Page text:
Goal setting for groups is part of the planning process in which strategies are developed to achieve specific organizational goals. Goal setting can occur at three basic management levels: top, middle, and line. Top managers are charged with setting long-term goals that define the overall objectives and missions of the organization. Middle managers carry out the goals of their superiors and, in doing so, set goals that direct the groups and individuals whom they lead—an example of a middle manager's goal might be to achieve a 14 percent increase in sales within 12 months. Finally, line managers strive to accomplish the goals of middle managers. To do so, they, in turn, create goals that address the day to-day needs of the operation—a line manager may set a goal of reorganizing a stock room.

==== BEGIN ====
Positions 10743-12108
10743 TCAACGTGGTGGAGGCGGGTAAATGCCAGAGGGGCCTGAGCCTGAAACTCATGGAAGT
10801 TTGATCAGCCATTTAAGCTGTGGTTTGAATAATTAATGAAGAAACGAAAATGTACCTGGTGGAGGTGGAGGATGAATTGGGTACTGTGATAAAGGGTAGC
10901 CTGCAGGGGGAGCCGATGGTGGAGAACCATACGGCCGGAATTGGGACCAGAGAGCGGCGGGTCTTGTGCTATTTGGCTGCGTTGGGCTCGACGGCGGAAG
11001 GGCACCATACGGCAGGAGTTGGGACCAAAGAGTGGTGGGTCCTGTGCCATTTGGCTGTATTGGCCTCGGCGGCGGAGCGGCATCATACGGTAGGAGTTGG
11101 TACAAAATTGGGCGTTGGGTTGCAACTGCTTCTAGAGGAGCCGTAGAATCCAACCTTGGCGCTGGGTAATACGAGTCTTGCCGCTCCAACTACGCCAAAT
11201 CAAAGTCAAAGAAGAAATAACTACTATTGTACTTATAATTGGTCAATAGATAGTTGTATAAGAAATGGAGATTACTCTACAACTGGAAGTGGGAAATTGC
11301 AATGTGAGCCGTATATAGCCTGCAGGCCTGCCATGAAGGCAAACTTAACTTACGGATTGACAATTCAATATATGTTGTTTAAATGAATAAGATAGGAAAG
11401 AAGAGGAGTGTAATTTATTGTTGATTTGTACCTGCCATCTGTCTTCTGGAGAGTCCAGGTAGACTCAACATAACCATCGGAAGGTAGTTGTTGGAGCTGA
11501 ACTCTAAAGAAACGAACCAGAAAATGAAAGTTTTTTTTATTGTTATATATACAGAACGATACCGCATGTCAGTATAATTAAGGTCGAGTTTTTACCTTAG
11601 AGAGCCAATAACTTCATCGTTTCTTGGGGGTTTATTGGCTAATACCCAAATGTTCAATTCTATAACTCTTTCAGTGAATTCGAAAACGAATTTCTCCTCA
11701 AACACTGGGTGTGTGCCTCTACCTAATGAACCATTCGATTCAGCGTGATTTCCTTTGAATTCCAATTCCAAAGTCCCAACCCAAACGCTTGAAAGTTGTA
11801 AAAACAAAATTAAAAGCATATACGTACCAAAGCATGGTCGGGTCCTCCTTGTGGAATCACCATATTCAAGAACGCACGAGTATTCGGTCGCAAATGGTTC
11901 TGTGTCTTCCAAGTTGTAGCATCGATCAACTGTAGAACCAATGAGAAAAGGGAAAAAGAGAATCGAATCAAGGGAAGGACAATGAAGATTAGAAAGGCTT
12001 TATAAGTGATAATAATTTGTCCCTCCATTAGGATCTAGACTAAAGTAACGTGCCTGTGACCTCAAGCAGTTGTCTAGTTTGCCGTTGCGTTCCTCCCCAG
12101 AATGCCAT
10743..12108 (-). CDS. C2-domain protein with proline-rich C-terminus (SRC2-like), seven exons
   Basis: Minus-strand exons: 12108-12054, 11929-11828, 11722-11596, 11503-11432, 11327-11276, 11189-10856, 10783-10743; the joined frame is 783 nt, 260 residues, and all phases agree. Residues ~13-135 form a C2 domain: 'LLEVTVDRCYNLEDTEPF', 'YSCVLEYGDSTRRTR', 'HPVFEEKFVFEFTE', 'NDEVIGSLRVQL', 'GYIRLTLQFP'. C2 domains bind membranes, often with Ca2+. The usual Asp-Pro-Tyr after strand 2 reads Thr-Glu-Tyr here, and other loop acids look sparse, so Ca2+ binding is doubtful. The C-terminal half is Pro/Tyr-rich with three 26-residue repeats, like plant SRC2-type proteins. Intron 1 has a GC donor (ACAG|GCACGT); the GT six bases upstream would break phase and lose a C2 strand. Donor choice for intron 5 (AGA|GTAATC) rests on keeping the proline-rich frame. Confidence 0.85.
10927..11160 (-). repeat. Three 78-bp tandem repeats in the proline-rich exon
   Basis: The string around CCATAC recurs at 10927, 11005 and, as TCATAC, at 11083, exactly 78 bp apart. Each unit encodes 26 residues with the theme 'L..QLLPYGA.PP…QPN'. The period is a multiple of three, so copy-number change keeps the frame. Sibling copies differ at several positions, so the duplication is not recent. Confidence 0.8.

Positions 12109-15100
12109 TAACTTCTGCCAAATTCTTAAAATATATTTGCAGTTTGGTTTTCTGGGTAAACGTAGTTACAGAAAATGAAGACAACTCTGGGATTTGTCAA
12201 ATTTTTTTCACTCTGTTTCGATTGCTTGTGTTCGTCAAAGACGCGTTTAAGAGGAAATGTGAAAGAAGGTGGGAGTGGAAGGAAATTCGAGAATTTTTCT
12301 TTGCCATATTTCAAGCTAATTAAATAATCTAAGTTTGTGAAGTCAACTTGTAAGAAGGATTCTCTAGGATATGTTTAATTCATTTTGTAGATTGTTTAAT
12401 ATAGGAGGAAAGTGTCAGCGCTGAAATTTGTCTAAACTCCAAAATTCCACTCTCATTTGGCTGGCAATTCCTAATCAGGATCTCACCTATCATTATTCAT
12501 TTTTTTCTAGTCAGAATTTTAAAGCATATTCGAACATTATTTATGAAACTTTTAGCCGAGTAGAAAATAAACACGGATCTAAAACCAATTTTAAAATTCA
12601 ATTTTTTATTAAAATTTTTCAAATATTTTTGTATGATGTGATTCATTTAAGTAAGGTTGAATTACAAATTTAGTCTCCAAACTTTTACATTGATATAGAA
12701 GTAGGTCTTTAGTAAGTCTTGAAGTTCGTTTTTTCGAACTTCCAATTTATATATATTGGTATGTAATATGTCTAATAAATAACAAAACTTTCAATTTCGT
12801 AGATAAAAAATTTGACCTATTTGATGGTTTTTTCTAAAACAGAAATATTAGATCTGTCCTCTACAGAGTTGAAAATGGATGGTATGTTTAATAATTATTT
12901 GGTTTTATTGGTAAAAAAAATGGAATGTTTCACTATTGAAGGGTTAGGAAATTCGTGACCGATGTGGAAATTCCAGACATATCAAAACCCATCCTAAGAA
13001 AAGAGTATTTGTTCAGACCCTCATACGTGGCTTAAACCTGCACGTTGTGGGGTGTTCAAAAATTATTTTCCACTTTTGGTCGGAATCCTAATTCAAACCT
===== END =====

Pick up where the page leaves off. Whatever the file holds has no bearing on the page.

There are still some limitations to motivation and goal-setting theory, Latham and Locke admit. For example, they say that the goals of the organization are not always the same as the goals of the individual. Perhaps the company's goal is to get workers trained in new safety protocols. However, the manager's bonus depends upon the company's financial performance, not the employee's grasping of the safety procedures. Therefore, the manager may not be motivated to take employees away from their tasks to complete the training. Another limitation is that learning goals do not always foster interest, and interest goals do not always facilitate learning. There also is the problem that individuals are more tempted to take risky actions in pursuit of their goals, which could potentially lead to failure rather than success.